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Comment Re:How does this work? (Score 1) 175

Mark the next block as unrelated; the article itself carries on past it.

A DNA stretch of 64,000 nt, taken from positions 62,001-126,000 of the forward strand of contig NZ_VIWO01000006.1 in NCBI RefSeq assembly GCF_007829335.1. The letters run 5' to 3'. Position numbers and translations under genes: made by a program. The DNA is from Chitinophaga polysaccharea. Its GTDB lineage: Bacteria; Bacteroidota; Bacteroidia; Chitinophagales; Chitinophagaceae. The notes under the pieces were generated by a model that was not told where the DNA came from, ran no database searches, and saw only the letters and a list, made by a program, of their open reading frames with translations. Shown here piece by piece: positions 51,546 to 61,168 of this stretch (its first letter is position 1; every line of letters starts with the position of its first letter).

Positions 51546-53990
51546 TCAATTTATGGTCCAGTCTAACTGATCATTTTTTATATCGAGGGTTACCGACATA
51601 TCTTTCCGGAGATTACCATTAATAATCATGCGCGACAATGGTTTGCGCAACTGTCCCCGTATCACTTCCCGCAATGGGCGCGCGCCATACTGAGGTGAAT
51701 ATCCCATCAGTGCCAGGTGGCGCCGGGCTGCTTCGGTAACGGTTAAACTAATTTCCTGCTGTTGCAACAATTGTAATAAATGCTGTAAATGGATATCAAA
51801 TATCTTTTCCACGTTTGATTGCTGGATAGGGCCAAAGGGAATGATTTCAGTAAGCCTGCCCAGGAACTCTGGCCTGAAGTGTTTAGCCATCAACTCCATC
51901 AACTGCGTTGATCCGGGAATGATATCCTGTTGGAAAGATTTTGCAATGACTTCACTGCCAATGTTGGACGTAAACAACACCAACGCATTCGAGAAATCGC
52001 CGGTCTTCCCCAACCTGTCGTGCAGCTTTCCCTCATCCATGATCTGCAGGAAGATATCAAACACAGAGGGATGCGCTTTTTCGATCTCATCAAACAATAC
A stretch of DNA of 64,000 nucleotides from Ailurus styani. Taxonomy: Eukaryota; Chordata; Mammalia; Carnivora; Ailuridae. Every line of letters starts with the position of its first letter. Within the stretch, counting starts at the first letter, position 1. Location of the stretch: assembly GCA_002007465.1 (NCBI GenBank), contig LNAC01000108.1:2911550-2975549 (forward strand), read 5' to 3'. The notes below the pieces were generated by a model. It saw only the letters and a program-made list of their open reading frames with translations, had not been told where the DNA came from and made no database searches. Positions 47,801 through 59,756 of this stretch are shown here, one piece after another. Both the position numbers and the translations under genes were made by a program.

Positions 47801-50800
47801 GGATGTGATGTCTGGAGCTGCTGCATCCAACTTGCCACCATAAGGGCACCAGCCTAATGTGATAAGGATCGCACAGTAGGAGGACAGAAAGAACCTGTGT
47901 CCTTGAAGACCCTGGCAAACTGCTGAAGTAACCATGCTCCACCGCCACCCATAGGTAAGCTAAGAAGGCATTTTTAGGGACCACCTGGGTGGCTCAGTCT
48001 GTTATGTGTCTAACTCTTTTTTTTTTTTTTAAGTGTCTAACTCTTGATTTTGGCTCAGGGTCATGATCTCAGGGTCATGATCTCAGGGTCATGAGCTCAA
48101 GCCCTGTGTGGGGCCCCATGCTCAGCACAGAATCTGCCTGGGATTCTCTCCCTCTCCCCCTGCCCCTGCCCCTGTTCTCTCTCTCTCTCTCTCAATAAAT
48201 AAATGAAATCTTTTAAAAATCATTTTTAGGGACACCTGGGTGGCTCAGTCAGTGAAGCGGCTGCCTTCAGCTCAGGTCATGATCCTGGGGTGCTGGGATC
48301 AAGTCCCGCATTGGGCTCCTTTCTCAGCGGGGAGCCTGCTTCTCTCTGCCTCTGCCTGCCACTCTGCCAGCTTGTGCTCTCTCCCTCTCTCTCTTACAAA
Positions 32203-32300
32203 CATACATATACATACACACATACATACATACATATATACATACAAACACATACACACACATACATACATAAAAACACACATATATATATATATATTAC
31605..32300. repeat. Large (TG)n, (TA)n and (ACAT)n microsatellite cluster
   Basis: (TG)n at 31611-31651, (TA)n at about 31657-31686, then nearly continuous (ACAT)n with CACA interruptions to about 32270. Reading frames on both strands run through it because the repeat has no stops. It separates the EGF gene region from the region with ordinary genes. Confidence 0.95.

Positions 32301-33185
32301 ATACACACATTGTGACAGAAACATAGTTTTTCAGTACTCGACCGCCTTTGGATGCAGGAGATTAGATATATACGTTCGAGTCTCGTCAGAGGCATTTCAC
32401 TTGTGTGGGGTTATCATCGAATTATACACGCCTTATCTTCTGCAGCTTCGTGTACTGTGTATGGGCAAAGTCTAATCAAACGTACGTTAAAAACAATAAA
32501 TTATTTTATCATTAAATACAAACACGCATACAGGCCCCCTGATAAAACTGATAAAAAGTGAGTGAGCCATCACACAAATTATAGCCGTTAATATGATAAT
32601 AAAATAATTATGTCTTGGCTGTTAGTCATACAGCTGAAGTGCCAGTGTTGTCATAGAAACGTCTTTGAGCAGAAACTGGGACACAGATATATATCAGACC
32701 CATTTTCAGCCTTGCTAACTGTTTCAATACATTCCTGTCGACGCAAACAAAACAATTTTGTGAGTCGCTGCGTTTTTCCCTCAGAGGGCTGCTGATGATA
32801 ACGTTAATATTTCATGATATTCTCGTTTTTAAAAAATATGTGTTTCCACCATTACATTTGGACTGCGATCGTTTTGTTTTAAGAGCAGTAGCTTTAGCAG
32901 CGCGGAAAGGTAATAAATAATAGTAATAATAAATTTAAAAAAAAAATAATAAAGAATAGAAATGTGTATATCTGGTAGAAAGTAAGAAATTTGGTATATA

First part of your argument WAS what I was saying actually. To do business in a new country, a company has to usually open a new subsidiary and enter incorporation. So in short, the subsidiary has to comply to local laws, while parent company will not need to. The wordings you are choosing make it seem like, Google USA has to comply with laws in China, India, UK, USA etc. all at same time, which is not the case. Google India has to comply with Indian laws, but can ignore the laws and regulations in China, and Google China need not comply with US regulations at all. Different companies even if parent owner is same. Ownership grants the parent control, but the subsidiary still has to comply with local laws (and only local laws). And btw, you forgot the union carbide case I referred to. Dow Chemicals distanced itself from any actions of Union Carbide India. Warren Anderson, CEO of Union Carbide who was in India at time of Bhopal disaster, was arrested and skipped bail, and simply disowned the subsidiary(one wonders if UCIL India was independent entity not owned by UCC USA, what on earth was Warren doing there)... and USA courts/government apparently disagree with your interpretation of Google UK/Google USA example you stated above, and said that UCC USA was not responsible for actions of UCIL India. So there is that. And then again, Indian government actually tried to get Yahoo, Google, Blackberry etc. to allow them to monitor communications. Yahoo USA simply refused on grounds of jurisdiction(Yahoo India had to comply). Basically jurisdiction is something more like an etiquette(come to think of it almost anything international comes down to same, be it laws, treaties, conventions). Most countries try not to overreach and have mutual agreements spoken/unspoken. USA's stance has been that it doesn't gives a crap about such etiquette and tries to claim international jurisdiction wherever it thinks it can get away with it, and keeps quiet where it thinks it will get an ass-kicking and will be forced to eat crow(You don't see it making too much noise in respect to China for example, despite IP violations, currency fixing and human rights violation. RIAA/MPAA have been unable to force US government to take any actual concrete action whatsoever against China regards its lax piracy laws, for example). That is all it boils down to, in the end.